rules of substantive law and pleadings, while competent evidence is one that is not excluded by law in a particular case. (Bautista vs. Aparece, 1995) Exclusionary Rules under the 1987 Constitution 1.1 Secs. 2 & 3, Art. III – The right of the people to be secure in their persons, houses, papers, and effects against unreasonable searches and seizures of whatever nature and for any purpose shall be inviolable, and no search warrant or warrant of arrest shall issue except upon probable cause to be determined personally by the judge after examination under oath or affirmation of the complainant and the witnesses he may produce, and particularly describing the place to be searched and the persons or things to be seized. The privacy of communication and correspondence shall be inviolable except upon lawful order of the court, or when public safety or order requires otherwise as prescribed by law. Any evidence obtained in violation of this or the preceding section shall be inadmissible for any purpose in any proceeding. 1.2 Sec. 12, Art III – Any person under investigation for the commission of an offense shall have the right to be informed of his right to remain silent and to have competent and independent counsel preferably of his own choice. If the person cannot afford the services of counsel, he must be provided with one. These rights cannot be waived except in writing and in the presence of counsel. No torture, force, violence, threat, intimidation, or any other means, which vitiate the free will, shall be used against him. Secret detention places, solitary, incommunicado, or other similar forms of detention are prohibited. Any confession or admission obtained in violation of this or Section 17 hereof shall be inadmissible in evidence against him. Sec. 17, Art III – No person shall be compelled to be a witness against himself. This right is recognized under he Rules on Evidence, which provides that, it is the right of a witness not to give an answer which will tend to subject him to a penalty for an offense unless otherwise provided by law. [Sec. 3 (4), Rule 132, ROC) NOTES AND COMMENTS: The human body could be used as evidence without violating the right. Mechanical acts without the use of intelligence do not fall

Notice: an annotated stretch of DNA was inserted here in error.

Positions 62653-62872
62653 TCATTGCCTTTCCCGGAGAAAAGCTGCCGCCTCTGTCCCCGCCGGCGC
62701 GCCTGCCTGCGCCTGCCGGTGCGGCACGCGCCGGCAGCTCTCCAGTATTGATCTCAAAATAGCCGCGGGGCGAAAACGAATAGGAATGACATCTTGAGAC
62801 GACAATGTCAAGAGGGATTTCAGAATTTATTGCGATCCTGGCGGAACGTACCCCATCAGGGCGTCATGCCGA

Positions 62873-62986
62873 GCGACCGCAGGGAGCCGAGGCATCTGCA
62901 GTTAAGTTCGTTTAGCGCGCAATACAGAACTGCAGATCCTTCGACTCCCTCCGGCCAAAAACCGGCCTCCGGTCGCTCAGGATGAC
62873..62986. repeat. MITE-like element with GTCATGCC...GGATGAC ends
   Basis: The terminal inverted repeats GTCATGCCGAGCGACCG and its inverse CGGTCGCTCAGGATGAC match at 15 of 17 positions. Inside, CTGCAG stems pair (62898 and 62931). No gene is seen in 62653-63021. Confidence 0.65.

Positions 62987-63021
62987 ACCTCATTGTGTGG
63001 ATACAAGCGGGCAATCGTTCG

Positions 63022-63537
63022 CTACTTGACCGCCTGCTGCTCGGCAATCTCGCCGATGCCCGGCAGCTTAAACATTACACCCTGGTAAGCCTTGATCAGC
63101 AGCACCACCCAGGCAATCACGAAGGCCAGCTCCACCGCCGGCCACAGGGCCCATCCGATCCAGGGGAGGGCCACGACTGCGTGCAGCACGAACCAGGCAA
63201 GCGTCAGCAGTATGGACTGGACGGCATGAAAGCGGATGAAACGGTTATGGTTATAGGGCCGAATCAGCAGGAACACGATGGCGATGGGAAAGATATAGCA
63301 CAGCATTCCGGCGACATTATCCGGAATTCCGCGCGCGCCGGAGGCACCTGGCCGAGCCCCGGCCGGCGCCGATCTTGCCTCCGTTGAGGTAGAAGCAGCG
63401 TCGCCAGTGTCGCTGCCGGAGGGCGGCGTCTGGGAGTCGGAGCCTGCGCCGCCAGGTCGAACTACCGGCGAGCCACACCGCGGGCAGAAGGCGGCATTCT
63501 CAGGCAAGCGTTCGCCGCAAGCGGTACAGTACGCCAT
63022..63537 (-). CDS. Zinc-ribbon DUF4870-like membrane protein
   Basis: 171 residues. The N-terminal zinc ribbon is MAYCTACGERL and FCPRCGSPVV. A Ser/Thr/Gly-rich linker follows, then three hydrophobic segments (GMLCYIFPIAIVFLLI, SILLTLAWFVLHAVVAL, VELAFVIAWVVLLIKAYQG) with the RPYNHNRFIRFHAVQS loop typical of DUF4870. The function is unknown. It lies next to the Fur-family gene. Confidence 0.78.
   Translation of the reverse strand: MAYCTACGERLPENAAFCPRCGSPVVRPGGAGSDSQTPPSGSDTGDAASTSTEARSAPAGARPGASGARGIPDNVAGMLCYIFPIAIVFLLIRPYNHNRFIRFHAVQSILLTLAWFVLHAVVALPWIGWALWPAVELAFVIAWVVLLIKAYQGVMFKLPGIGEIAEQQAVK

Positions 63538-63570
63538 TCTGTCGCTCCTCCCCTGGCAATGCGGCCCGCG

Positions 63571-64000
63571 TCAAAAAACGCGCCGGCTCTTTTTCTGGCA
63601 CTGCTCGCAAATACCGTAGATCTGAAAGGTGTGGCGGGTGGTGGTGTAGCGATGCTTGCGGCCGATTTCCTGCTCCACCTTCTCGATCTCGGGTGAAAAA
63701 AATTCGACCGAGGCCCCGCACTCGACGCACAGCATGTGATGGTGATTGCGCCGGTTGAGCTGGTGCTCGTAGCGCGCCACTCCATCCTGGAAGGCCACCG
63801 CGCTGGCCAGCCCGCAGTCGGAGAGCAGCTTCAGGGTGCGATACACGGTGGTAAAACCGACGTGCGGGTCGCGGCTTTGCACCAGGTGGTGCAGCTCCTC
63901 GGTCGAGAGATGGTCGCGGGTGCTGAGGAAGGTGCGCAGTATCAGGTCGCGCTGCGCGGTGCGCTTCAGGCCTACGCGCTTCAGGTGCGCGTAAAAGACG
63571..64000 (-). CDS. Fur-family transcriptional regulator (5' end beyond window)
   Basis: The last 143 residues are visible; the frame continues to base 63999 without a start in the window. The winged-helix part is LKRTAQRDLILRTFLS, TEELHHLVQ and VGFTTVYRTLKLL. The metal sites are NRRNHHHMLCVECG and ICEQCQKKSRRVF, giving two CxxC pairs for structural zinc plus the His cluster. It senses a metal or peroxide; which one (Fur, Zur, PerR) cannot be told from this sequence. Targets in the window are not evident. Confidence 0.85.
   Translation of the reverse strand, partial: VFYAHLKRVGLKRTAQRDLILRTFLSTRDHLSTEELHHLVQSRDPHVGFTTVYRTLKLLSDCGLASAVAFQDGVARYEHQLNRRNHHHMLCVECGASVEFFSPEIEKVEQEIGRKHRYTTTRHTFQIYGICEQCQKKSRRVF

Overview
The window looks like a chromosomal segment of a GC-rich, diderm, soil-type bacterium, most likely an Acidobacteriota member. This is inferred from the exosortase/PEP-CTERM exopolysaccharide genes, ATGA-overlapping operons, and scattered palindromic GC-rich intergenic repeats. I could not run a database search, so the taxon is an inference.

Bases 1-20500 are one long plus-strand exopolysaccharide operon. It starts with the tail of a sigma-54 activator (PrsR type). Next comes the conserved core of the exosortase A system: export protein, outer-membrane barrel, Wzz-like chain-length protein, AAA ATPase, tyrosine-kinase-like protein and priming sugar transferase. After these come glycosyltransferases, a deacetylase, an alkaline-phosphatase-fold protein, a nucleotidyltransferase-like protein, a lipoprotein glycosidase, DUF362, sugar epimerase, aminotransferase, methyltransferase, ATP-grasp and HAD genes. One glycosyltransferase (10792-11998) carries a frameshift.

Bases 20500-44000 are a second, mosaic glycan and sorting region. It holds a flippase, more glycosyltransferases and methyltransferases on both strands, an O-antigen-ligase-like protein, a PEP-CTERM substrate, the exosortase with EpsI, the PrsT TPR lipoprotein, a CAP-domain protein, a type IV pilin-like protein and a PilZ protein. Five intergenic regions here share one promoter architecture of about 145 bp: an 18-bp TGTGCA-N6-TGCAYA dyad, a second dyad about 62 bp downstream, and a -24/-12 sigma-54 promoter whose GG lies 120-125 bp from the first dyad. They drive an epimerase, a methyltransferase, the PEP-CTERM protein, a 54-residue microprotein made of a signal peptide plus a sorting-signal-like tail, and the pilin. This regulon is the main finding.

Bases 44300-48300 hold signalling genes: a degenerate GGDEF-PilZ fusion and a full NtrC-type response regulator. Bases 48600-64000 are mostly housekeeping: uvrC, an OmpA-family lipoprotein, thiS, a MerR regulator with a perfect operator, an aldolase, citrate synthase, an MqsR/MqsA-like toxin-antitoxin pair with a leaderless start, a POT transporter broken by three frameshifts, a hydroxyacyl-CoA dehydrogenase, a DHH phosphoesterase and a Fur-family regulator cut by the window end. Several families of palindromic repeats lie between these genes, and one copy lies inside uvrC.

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within the scope of the protection. Some of the acts which are not covered by the right of self-incrimination are the following: a. Fingerprinting, photographing nd paraffin testing, physical examination. (U.S. v. Tang, 23 Phil. 145_) b. Physical examination of a woman accused of adultery to determine if she is pregnant. (U.S. v. On Suy Hon, 36 Phil. 735; Villaflor v. Summers, 41 Phil. 62) c. Undergoing ultra-violet rays examination to determine presence of flourescent powder on the hands. (People v. Tranca, 35 SCRA 455) d. Subpoena directing government officials to produce official documents or public records in their custody. e. Fitting the accused foot over a foot print, putting on a pair of trousers, etc. 2. Statutory Rules of Exclusion 2.1 Sec. 201, NIRC – An instrument, document or paper which is required by law to be stamped and which has been signed, issued, accepted or transferred without being duly stamped, shall not be recorded, nor shall it or any copy thereof or any record of transfer of the same be admitted or used in evidence in any court until the requisite stamp or stamps shall have been affixed thereto and cancelled. 2.2 R.A. 4200 (Wire-tapping Act) – Sec. 1. It shall be unlawful for any person, not being authorized by all the parties to any private communication or spoken word, to tap any wire or cable, or by using any other device or arrangement, to secretly overhear, intercept, or record such communication or spoken work by using a device commonly known as a Dictaphone or dictograph or detectaphone or walkietalkie or tape recorder, or however otherwise described. x x Sec. 4. Any communication or spoken word, or the existence, contents, substance, purport, effect, or meaning of the same or any part thereof, or any information therein contained, obtained or secured by any person in violation of the preceding sections of this Act shall not be admissible in evidence in any judicial, quasi-judicial, legislative or administrative hearing or investigation. An extension telephone cannot be placed in the same category as a Dictaphone, dictograph or the other devices enumerated in Sec. 1 of RA 4200 as the use thereof cannot be considered as “tapping” the wire or cable of a telephone

line. (Gaanan vs. IAC, 1986) RA 4200 expressly makes tape recordings of tapped conversations inadmissible in evidence absent a clear showing that both parties to the phone conversations allowed the recording. (Salcedo-OrtaÒez vs. CA, 1994) EXCLUSIONARY RULES RULES OF COURT 1. Best Evidence Rule 2. Parole Evidence 3. Hearsay Rule under the